Recognizing Patterns
Recognizing Patterns Lesson Plan
Abstract
Students learn will about patterns through physical activities,
class discussions, and the use of computer applets.
Standards (NCTM 3-5)
Algebra
Understand patterns, relations, and functions
- describe, extend, and make generalizations about geometric and numeric patterns;
- represent and analyze patterns and functions, using words, tables, and graphs.
Student Prerequisites
- Technological:
Students must be able to:
- perform basic mouse manipulations such as point,
click and drag.
- use a browser such as Netscape for experimenting with
the activities.
Teacher Preparation
Students will need:
- access to a browser
- access to pencil and paper
Lesson Outline
- Focus and Review
- After the class is seated, ask them to follow along with what you are
about to do.
- Begin rotating between patting your legs and clapping your hands: pat, clap,
pat, clap, etc.
- Once the entire class is following along, ask someone to raise their
hand and tell the class how they knew what to do.
- Ask students if anyone else has a different answer. The answer
you are looking for will contain the word pattern.
- Tell the students to join in and follow along as soon as they know what you are
doing.
- Begin: clap, pat, tap (on a desk), clap, pat, tap, clap, etc.
- Once the entire class is following, along ask someone to raise his/her
hand and tell the class how they knew what to do.
- Ask students if anyone else has any different answers. The answer you
are looking for will contain the word pattern.
- Continue this process making the pattern increasingly more difficult to decipher
each time.
- Objectives
Students will be able to recognize patterns and fill in missing segments of patterns.
- Teacher Input
- If the students have not already mentioned the word pattern, tell them that
the exercise they just finished contained various patterns.
- Ask the class if anyone can come up with a different type of pattern that doesn't
involve movement.
- Call several students to the front of the class and have them share the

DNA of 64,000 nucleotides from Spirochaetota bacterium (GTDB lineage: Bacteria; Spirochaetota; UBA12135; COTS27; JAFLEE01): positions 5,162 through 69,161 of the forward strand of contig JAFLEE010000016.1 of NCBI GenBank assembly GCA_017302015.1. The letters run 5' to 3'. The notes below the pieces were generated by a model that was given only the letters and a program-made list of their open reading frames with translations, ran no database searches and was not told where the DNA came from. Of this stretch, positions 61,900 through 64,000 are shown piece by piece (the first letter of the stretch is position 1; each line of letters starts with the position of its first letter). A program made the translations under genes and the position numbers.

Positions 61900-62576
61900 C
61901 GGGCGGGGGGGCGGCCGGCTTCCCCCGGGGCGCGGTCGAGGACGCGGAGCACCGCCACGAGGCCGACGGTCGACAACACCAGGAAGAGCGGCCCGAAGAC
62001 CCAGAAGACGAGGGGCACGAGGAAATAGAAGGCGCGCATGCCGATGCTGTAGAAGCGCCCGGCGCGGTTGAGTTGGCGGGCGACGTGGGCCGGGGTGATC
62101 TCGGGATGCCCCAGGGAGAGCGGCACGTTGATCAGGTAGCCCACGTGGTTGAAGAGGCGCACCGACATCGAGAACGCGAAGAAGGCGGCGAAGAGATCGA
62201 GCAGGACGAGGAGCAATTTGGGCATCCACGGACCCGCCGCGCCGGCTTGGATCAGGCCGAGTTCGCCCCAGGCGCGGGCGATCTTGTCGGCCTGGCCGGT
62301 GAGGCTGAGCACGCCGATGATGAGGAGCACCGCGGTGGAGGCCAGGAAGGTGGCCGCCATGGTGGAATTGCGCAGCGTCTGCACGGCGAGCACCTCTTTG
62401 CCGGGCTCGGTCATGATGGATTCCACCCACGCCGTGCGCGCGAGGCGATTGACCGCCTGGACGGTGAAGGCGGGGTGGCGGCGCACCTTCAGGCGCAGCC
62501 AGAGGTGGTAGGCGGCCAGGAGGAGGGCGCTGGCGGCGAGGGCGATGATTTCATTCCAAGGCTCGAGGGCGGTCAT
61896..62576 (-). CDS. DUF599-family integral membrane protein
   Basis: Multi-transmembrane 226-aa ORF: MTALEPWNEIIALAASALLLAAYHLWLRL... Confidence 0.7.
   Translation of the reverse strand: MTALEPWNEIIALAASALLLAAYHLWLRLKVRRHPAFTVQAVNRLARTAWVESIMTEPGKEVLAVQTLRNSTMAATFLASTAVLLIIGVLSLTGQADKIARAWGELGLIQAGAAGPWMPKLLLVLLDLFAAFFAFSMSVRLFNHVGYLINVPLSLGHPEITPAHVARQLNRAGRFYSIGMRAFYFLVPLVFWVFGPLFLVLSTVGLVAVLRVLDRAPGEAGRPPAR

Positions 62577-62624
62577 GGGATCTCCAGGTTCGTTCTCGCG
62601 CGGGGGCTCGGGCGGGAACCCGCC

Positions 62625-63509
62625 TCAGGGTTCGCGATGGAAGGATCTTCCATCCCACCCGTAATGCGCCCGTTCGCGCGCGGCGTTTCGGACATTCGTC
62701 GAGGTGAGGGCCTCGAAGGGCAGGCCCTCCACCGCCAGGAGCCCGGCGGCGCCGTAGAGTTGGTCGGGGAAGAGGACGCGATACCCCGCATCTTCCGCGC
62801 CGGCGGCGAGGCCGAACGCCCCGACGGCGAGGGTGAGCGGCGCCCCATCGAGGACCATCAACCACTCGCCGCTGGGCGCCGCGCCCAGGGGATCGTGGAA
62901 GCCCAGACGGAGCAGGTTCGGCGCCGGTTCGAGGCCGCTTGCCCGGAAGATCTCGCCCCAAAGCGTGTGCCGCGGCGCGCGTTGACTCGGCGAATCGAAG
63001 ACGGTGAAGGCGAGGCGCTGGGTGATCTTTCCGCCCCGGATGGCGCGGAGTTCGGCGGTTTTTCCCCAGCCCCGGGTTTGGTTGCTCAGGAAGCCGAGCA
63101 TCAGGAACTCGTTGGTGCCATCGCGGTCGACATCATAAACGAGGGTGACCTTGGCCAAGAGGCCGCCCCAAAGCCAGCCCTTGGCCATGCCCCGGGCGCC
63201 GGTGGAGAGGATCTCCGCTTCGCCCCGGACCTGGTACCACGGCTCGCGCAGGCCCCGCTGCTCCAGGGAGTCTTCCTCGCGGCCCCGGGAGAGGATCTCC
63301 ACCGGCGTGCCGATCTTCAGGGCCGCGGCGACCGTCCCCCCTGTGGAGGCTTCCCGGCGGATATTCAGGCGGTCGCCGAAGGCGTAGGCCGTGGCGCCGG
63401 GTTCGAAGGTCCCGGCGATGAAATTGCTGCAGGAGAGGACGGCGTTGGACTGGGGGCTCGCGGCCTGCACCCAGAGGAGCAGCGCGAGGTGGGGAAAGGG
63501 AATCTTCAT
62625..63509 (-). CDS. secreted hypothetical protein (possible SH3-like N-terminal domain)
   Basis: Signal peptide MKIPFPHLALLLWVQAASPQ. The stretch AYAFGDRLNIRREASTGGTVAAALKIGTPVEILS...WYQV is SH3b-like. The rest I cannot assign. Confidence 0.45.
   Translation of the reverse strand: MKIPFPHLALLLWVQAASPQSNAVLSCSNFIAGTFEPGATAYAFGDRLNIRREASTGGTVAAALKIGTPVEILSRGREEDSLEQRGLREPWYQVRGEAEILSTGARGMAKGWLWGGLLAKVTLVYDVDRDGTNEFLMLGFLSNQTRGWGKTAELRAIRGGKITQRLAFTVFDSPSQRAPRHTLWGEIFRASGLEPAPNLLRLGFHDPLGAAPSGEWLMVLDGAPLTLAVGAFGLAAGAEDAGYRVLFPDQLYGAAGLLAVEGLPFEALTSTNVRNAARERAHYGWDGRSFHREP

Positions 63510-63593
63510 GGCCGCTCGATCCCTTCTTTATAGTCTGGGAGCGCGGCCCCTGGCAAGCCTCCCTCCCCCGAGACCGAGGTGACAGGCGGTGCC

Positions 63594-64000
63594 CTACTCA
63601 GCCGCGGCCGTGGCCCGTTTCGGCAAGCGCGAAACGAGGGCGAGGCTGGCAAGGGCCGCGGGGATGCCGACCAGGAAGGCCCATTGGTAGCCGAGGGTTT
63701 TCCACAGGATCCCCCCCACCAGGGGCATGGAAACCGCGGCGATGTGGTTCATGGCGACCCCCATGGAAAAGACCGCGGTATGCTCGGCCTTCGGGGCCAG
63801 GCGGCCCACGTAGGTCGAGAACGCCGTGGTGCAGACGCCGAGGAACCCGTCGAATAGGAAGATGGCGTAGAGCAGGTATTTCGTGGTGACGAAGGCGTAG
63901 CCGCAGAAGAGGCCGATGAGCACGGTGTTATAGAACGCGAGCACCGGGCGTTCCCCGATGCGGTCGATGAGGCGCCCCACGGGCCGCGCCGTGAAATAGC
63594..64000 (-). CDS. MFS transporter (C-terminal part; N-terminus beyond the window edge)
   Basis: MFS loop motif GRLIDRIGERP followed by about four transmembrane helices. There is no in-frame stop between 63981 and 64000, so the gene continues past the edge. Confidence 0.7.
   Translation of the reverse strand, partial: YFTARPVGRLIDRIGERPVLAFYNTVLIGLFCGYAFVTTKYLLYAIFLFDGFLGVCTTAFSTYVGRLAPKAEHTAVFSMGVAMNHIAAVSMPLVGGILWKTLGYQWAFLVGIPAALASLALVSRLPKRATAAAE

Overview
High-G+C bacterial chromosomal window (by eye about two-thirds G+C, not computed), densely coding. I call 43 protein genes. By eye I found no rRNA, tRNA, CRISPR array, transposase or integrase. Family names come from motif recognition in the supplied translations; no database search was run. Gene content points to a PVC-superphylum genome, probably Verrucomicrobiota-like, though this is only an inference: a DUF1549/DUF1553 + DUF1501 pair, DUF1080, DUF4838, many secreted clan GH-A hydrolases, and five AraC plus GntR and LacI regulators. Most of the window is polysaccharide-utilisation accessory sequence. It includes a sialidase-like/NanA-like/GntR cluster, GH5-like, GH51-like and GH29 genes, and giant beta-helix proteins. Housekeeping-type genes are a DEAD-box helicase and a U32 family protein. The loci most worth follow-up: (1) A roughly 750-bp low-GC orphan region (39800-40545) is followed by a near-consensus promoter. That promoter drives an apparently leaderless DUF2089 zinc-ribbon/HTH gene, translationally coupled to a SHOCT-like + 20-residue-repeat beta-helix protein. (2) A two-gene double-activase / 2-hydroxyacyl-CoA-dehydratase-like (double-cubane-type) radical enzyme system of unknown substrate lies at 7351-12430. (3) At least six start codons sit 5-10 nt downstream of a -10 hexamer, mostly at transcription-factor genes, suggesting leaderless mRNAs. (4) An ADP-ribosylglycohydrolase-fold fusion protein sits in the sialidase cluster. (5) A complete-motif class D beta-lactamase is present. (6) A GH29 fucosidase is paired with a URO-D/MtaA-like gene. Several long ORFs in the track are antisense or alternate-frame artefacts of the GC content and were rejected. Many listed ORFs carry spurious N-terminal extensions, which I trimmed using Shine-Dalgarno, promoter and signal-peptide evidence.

beginning of their patterns with the class.
- Ask the class if anyone can complete the patterns provided by their
classmates.
- If none of the students think of any shape patterns
place a few of them on the board and have the students complete the patterns.
Be sure to ask questions about each pattern.
- Does anyone see a pattern?
- What pattern do you see?
- What do you think will come next?
- Is there more than one possible pattern?
- Guided Practice
- Instruct the students to spend about 3-5 minutes playing with
the Tessellations applet.
- After they have had a few minutes to become familiar with the applet, ask
if anyone knows what the applet is doing.
- Did anyone notice any patterns created by the applet?
- What patterns did you see?
- Have the students take out a sheet of paper,
extend the following number sequences, and explain how they
determined the subsequent numbers in the sequences.
You may want to do the first one with the students.
- 0, 1, 2, 3, 4 ...
- 0, 2, 4, 6, 8 ...
- 0, 10, 20, 30, 40...
- 1, 3, 9, 27, 81... (# * 3)
- 0, 1, 3, 7, 15, 31... (# * 2 + 1)
- Are these patterns? Why?
- Independent Practice
- Have the students open the Patterns
applet.
- Direct the students to complete the sequences provided. You may want to
have the students copy a few lines of the computer generated patterns to ensure
each student is on task.
- Now, instruct the students to open the Sequencer
applet, and have them begin creating new sequences using the applet.
- Once the students have created their sequences, have them swap the number sequences
with a partner, and instruct their partners to utilize the sequencer applet to help
them decipher the sequence patterns.
- Closure
- Discuss patterns and their occurrences in nature, society, school,
and math.
- Answer any remaining questions.
Extentions:
You can also use the Coloring Multiples in Pascal's Triangle
and the Coloring Remainders in Pascal's Triangle
applets to help students recognize number patterns.